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Around the country, EDO leaders are beginning to recognize lack of access to affordable childcare as a workforce issue. While it is widely understood that workforce issues are economic development issues, lack of affordable childcare as a deterrent to economic growth has been less recognized. Now, conversations amongst New York State EDO leaders are picking up steam.
Responses from both a Tompkins County Child Development Council parent survey and data collected from an Erie County study on access to childcare and workforce numbers illustrated the problem. Eleven percent of parents had dropped out of the workforce since 2019 due to lack of access to childcare. These are statistics that community leaders were concerned about pre-pandemic and find even more concerning now.
In a program sponsored by the NYS Association of Counties this March; Amie Hendrix, Deputy County Administrator of Tompkins County, Maria Whyte, Deputy County Executive of Erie County and Cathy Creighton, Director of Cornell University ILR Buffalo Co-Lab, presented on how New York State and its counties are working to increase the availability and affordability of childcare in communities across the state.
In Tompkins County, the pandemic presented many challenges for childcare services. Deputy Administrator Hendrix and her colleagues were able to assist non-profit childcare providers in accessing regional economic development council funding. They also worked toward securing more state funding and getting more childcare providers licensed and off the ground in Tompkins County. “We faced a worker shortage…but still worked within our resources and in the face of COVID”, Hendrix stated.
New providers faced the hardest challenges, but Tompkins County found solutions. “Construction projects pretty much stopped during the pandemic,” said Hendrix “but temporary buildings were set up and we’ve started working with the [construction] companies again.”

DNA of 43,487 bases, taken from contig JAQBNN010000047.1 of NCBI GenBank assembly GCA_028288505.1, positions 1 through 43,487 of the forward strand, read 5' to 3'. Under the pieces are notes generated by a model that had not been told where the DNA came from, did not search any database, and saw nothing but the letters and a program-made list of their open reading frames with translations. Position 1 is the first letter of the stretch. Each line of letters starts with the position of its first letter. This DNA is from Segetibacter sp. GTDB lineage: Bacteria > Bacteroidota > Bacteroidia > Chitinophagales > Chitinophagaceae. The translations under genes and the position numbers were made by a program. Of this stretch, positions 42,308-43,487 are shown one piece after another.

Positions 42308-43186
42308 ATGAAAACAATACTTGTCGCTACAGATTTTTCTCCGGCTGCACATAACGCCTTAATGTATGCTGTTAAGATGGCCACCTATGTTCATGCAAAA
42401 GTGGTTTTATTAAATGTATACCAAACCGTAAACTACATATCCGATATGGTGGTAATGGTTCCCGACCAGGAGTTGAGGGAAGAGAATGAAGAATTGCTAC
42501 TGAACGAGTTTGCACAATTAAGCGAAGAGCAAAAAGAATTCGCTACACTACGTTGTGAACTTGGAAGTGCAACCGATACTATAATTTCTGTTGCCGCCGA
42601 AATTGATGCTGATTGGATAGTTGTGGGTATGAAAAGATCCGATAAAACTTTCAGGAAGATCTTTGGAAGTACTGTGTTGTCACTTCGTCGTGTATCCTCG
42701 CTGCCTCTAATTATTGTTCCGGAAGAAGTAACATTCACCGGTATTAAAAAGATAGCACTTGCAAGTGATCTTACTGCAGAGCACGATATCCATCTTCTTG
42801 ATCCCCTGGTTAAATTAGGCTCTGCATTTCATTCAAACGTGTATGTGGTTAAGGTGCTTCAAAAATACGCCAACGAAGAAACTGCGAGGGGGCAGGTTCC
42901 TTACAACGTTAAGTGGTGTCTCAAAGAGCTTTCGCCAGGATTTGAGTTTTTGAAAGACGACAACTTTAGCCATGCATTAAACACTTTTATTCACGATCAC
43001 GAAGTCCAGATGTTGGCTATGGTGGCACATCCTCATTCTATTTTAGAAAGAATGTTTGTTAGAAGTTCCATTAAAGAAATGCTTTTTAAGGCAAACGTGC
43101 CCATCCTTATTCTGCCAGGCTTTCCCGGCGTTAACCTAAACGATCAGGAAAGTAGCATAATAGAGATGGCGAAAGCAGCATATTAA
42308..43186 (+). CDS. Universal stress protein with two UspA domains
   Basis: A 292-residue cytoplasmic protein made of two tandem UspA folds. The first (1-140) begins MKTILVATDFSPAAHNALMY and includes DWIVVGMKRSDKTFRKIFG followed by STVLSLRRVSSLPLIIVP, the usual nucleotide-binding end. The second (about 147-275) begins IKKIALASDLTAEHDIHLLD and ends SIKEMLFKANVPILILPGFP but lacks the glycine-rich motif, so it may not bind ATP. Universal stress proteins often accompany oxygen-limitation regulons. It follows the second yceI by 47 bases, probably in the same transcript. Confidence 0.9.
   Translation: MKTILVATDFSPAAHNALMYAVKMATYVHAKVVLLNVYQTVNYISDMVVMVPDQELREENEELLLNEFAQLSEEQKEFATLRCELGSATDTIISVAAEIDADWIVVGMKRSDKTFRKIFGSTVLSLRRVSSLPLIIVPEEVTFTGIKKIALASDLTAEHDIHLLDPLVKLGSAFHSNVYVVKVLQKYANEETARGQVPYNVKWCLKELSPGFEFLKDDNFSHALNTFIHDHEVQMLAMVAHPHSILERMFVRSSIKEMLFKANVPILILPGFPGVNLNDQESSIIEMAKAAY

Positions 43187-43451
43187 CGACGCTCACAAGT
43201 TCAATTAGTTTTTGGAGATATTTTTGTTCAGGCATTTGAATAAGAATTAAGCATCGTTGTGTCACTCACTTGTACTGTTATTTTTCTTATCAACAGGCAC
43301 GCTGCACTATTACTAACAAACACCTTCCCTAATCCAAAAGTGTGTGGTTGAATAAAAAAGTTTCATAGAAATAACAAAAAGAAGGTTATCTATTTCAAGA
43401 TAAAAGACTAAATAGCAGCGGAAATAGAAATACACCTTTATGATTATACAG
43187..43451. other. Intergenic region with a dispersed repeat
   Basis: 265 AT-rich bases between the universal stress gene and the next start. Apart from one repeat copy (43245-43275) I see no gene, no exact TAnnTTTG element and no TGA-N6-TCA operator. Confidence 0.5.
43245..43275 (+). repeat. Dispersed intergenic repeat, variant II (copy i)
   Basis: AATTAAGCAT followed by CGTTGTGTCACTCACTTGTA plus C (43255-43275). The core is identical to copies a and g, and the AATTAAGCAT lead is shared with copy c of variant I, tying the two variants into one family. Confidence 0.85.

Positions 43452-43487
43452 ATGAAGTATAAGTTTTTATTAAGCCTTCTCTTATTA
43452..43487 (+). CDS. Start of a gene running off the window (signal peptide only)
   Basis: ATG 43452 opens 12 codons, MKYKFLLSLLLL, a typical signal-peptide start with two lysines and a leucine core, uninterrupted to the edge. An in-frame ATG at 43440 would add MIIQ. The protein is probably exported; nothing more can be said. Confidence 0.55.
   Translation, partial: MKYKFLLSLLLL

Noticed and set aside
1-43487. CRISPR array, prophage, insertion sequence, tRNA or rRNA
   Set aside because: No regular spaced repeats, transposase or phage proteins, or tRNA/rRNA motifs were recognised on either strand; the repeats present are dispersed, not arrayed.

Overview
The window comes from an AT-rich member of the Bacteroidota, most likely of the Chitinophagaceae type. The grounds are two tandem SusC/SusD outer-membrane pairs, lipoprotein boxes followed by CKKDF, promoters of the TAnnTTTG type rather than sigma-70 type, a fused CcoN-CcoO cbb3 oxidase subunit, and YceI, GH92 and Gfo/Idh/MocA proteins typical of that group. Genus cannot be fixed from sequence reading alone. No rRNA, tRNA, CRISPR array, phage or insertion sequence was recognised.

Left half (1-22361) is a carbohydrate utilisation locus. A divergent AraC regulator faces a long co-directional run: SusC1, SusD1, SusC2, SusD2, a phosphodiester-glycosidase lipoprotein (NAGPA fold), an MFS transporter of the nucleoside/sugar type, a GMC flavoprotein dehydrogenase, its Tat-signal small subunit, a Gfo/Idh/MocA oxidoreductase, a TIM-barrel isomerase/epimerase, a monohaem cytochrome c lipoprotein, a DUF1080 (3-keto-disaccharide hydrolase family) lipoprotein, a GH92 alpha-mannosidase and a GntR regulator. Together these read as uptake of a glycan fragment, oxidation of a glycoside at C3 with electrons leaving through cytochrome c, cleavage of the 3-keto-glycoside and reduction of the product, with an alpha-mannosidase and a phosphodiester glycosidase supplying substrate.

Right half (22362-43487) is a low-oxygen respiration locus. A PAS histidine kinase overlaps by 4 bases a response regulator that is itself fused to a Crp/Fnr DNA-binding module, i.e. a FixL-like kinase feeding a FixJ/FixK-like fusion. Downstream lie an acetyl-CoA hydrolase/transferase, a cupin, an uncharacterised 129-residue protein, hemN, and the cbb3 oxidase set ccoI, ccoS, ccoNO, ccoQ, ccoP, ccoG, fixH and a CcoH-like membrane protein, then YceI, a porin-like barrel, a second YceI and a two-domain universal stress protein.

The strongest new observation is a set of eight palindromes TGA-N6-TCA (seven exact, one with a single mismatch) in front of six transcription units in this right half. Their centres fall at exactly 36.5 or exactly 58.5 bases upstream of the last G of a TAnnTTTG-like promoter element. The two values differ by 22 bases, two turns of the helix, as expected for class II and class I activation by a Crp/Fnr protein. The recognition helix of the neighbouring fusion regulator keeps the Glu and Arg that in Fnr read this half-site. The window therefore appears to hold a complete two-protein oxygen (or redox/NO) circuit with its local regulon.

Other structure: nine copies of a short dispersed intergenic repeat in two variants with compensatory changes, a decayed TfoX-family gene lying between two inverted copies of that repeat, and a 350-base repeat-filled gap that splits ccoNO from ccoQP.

Deputy Administrator Hendrix is optimistic for the future of developing access to childcare in her region. It’s just a matter of changing mindsets and committing to a new paradigm.
In Orange County, Conor Eckert, Senior Development Officer & Vice President of Business Attraction, sees access to affordable childcare as a growing aspect of economic development in the Hudson Valley and beyond.
“Economic development continues to evolve - access to childcare and transportation are now important aspects of the growth equation. As we recover from the COVID pandemic, it is important to support equitable opportunities to enter and reenter the workforce. Access to childcare is crucial for doing just that. As we examine our economic development strategy, access to childcare will be a key topic of discussion. We look forward to collaborating with our partners in the public sector on this important issue,” said Eckert.
And in Warren County, NY, a resilience plan funded by the Cares Act calls for the creation of a fully staffed childcare network. This network will provide operational services like billing and scheduling for home childcare providers. Plan developers hope this will help childcare providers stay open and affordable, as well as encouraging new providers, supporting workforce growth.
The discussion is just beginning and is clearly one that economic development professionals will continue to work on. As you launch your own programs, don’t forget to market them well so that the community knows how your organization is helping.
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Tags: Economic Development